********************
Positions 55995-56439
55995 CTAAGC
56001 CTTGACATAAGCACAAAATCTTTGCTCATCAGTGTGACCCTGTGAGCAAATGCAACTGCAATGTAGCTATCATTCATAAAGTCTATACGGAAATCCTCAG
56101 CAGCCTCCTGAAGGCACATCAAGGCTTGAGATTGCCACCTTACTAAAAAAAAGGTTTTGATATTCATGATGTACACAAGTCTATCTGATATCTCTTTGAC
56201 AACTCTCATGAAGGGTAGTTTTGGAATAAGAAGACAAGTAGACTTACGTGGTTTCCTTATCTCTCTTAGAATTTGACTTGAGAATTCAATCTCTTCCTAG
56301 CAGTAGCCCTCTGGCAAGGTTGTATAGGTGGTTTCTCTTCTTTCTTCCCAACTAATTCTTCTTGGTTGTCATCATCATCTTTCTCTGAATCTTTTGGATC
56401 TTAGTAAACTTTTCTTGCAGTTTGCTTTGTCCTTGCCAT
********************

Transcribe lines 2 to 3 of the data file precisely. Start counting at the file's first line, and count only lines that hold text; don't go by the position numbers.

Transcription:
55995 CTAAGC
56001 CTTGACATAAGCACAAAATCTTTGCTCATCAGTGTGACCCTGTGAGCAAATGCAACTGCAATGTAGCTATCATTCATAAAGTCTATACGGAAATCCTCAG